Do reverse mortgages ever make good financial sense?
Posted on June 6, 2018
It’s a good question for seniors and soon-to-be-retirees to consider: Do reverse mortgages ever work as a good source of income for cash-poor, home-rich retirees? What about using a reverse mortgage to delay Social Security benefits?
The CPAs at Teipen Selanders Poynter & Ayres say, “Reverse mortgage buyers, beware.”
According to a recent study by the Consumer Financial Protection Bureau, the “double-punch” retirement strategy of using income from a reverse mortgage on your home to postpone Social Security benefits (which makes your monthly Social Security payments higher) is flawed.
Here’s what the Consumer Financial Protection Bureau reports:
- Reverse mortgages are costly. Besides reducing the equity older homeowners have in their homes, the expenses can exceed the lifetime benefit of waiting to claim Social Security.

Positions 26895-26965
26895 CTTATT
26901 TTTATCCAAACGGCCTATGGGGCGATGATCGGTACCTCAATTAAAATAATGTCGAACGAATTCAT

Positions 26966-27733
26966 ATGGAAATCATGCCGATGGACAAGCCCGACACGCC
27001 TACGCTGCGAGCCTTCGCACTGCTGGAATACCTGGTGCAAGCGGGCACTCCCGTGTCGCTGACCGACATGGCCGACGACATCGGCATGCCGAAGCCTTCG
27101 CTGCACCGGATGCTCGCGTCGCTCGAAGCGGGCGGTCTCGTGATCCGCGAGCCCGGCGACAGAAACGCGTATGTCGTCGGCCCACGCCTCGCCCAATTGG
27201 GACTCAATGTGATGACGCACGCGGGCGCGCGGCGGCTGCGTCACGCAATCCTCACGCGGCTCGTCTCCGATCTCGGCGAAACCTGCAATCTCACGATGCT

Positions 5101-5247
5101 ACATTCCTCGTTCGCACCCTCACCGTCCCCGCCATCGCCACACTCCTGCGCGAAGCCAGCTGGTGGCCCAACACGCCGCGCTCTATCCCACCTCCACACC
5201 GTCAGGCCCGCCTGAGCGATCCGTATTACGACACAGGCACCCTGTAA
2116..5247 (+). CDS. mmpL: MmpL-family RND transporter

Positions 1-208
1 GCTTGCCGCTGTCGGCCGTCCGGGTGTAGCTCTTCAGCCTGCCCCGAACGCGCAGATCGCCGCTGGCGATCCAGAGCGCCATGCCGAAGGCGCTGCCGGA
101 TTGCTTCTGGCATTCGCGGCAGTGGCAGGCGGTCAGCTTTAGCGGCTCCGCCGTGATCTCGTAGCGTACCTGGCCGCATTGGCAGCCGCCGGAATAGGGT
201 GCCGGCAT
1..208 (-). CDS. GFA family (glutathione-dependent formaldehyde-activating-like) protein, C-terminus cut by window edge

- For consumers whose main asset is their home, taking out a reverse mortgage to delay claiming Social Security may risk their financial security. That’s because the cost of the loan will generally be more than the benefit senior homeowners stand to gain from postponing Social Security.
- Homeowners who wish to sell their homes after taking out a reverse mortgage are at risk because the loan balance is likely to grow faster than their home values will appreciate. This will definitely limit options for moving or handling a financial shock as homeowners age.
What the stats say:
- The average length of a reverse mortgage loan borrowed at age 62 is seven years.
- By age 69, retired borrowers that employ a reverse mortgage strategy as income will pay approximately 60 percent in costs including interest, insurance and fees for the amount borrowed to bridge the gap in income while delaying Social Security benefits.
- The costs of a reverse mortgage loan are on average, $2,300 higher than the additional cumulative lifetime amount the typical borrower will expect to gain from an increased Social Security benefit.
Every loan requires counseling, say our CPAs, but a reverse mortgage requires doing a lot of homework, careful consideration and fact checking. Teipen Selanders Poynter & Ayres CPAs say you will need to plan out how the reverse mortgage will work in the context of your overall retirement plan.
It’s a good idea to consult with a fee-only financial adviser or a CPA before you sign any mortgage papers – especially those that work “in reverse.”